Plan for the Future

Special Estate Considerations When You Have Young Children

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If you have young children, you'll want to take special care in your estate planning. Diligent planning now will ensure that your children are cared for personally and financially no matter what the future holds.

As you create your estate plans, make sure you consider the following:

Naming someone to care for your children

Your will should name a guardian to care for your minor children. And because children can't own property until they turn 18, your will may also name a conservator or trustee to manage the children's assets. One person can serve as both the personal guardian and the financial conservator, or those roles can be served by different people.

You should also name a backup guardian and conservator in your will in case your first choices are unable to carry out the obligation. Consider reviewing these choices annually, especially if personal and financial situations change for your family or your designated guardian or conservator.

How to distribute assets

If you've named someone as your beneficiary for your life insurance policy, retirement savings, bank accounts and other assets. You should then name your children as secondary beneficiaries in case you and your spouse pass away at the same time.

Your attorney can help you set up a trust to manage your children's assets until they're adults. A trust establishes a fund from which the children's financial conservator or trustee can draw money to cover their expenses. Children often gain control of the money in their trusts when they turn 18, but you can control the trust money however you wish.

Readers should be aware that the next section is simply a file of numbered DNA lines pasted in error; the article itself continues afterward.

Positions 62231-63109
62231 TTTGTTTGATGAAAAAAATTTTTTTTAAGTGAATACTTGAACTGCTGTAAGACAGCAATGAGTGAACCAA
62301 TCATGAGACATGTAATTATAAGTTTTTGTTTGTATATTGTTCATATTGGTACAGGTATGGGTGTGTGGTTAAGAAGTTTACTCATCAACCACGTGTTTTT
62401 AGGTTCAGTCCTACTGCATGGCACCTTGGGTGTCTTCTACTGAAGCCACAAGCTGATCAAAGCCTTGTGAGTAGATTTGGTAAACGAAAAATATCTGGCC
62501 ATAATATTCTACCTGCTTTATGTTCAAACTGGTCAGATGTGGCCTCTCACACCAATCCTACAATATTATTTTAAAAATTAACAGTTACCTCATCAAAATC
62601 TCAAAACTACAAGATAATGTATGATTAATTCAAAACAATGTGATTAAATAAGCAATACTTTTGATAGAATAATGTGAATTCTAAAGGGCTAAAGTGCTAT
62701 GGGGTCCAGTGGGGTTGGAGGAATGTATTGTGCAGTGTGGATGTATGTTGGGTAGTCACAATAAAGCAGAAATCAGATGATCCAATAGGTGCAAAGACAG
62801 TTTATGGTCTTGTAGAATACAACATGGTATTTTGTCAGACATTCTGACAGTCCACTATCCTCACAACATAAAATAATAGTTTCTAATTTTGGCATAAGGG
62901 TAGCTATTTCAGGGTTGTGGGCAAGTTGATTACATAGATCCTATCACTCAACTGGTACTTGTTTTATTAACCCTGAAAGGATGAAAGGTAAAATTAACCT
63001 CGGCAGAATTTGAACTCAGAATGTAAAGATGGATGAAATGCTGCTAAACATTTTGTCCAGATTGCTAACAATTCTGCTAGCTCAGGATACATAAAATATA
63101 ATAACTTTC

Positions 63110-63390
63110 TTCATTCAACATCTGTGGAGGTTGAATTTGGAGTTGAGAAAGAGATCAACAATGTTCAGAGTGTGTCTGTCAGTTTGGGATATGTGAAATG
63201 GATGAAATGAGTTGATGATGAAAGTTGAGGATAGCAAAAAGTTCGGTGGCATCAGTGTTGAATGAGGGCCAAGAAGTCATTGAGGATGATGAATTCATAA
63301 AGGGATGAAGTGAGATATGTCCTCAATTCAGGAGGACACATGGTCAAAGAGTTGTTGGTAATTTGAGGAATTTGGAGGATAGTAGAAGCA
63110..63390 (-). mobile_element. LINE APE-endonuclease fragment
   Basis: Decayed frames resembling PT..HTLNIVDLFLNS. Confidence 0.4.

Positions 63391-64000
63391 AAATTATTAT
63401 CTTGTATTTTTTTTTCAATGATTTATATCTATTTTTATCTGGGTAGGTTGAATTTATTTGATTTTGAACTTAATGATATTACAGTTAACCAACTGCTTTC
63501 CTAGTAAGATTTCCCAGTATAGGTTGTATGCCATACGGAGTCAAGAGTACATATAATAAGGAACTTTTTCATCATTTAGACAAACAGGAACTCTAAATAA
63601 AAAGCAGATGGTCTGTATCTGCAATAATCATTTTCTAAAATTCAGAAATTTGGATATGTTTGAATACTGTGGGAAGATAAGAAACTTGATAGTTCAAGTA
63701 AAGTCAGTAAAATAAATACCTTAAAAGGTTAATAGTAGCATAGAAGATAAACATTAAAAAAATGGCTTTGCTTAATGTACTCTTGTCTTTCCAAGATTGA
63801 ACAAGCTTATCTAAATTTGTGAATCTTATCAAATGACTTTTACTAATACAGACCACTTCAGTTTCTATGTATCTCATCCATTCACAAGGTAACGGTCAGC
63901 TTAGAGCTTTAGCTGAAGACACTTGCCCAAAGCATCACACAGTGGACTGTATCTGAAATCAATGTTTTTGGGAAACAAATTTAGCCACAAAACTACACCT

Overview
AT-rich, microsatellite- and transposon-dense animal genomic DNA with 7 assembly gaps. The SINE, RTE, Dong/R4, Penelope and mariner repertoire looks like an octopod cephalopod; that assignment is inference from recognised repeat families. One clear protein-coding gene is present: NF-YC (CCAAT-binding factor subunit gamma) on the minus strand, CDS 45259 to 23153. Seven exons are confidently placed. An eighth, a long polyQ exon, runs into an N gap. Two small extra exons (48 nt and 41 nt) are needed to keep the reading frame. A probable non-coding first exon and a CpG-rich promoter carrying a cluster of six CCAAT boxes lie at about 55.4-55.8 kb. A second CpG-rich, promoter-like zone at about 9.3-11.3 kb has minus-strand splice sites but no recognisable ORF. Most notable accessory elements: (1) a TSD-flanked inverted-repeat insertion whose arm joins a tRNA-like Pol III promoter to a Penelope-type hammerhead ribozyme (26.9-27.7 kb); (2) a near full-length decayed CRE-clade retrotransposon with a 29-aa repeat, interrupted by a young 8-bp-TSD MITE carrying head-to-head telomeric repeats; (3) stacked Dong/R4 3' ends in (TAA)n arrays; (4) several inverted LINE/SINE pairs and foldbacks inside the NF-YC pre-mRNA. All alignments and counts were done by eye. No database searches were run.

For instance, you can give your child control of the money when he or she graduates from college, earns an advanced degree or reaches some other criteria or age. This is commonly known as an "incentive trust." If your child has a substance abuse issue, you can give him or her control of the money only if they meet certain sobriety criteria. This is commonly known as a "sobriety trust."

Children with special needs

A special needs trust can help you provide for a child with a disability throughout his or her lifetime. A special needs trust will help avoid compromising your child's Medicaid, Social Security and other governmental assistance. Be sure to consult a professional who has expertise with the complexities of special needs trusts.

Children from a previous marriage

If you have children from a previous marriage, you may wish for these children to inherit specific assets or percentages of assets — even if you're outlived by your current spouse. If you don't trust your former spouse to direct your children's inheritance appropriately, you may wish for their inheritance to be directed to a trust, even if your former spouse is still living. These specific desires should be outlined in your will with help from an experienced estate attorney.

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